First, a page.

NASA's faraway space snowman has flat, not round, behind

By MARCIA DUNN, AP Aerospace Writer

On Tuesday, the first image of the Kuiper Belt object Ultima Thule taken by the New Horizons spacecraft revealed a bowling pin. On Wednesday, more distinct and color images revealed a snowman.

CAPE CANAVERAL, Fla. - The faraway space snowman visited by NASA last month has a flat - not round - behind.

New photos from the New Horizons spacecraft offer a new perspective on the small cosmic body 4 billion miles (6.4 billion kilometers) away. Scientists say the two-lobed object, nicknamed Ultima Thule, is actually flatter on the backside than originally thought. Pictures released late last week - taken shortly after closest approach on New Year's Day - provide an outline of the side not illuminated by the sun.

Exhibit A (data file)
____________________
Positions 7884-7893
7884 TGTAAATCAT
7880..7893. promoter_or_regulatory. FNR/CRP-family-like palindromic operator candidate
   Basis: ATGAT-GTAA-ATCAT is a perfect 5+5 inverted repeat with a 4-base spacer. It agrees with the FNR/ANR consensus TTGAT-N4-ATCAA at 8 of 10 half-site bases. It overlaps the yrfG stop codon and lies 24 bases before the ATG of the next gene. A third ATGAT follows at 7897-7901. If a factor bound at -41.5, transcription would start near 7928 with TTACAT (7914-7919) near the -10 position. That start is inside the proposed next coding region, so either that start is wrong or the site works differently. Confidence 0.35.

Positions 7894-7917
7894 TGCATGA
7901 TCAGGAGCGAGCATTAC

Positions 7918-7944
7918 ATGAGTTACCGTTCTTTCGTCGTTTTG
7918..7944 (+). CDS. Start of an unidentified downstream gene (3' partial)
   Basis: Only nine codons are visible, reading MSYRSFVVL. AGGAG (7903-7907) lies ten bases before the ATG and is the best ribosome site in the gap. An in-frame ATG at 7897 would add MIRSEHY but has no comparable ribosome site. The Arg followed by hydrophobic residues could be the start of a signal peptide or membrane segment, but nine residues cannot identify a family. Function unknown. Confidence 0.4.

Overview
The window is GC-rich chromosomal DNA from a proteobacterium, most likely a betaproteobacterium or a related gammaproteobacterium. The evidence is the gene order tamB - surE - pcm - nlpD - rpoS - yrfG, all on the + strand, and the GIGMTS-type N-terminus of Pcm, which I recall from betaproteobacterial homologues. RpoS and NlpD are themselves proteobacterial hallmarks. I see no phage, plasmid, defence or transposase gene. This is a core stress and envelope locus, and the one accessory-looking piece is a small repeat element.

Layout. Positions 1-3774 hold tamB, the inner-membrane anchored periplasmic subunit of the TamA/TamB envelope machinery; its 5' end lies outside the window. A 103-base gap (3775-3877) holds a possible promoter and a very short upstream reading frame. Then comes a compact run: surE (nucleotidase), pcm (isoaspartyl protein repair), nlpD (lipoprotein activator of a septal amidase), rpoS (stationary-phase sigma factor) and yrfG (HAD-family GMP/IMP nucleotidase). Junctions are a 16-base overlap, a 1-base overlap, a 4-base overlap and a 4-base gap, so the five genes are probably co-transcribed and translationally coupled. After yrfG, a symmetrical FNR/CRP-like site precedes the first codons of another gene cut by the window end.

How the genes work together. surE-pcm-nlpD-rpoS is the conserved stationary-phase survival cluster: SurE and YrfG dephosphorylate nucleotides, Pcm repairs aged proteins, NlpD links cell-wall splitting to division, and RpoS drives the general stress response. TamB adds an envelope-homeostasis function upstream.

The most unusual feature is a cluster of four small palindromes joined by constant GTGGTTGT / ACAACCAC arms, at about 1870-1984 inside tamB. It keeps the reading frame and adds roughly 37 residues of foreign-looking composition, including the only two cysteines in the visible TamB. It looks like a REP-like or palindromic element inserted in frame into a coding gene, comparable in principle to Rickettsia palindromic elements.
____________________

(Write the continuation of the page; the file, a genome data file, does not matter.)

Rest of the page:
When viewed from the front, Ultima Thule still resembles a two-ball snowman. But from the side , the snowman looks squashed, sort of like a lemon and pie stuck together, end to end.

Ultima Thule is the most distant world ever explored.

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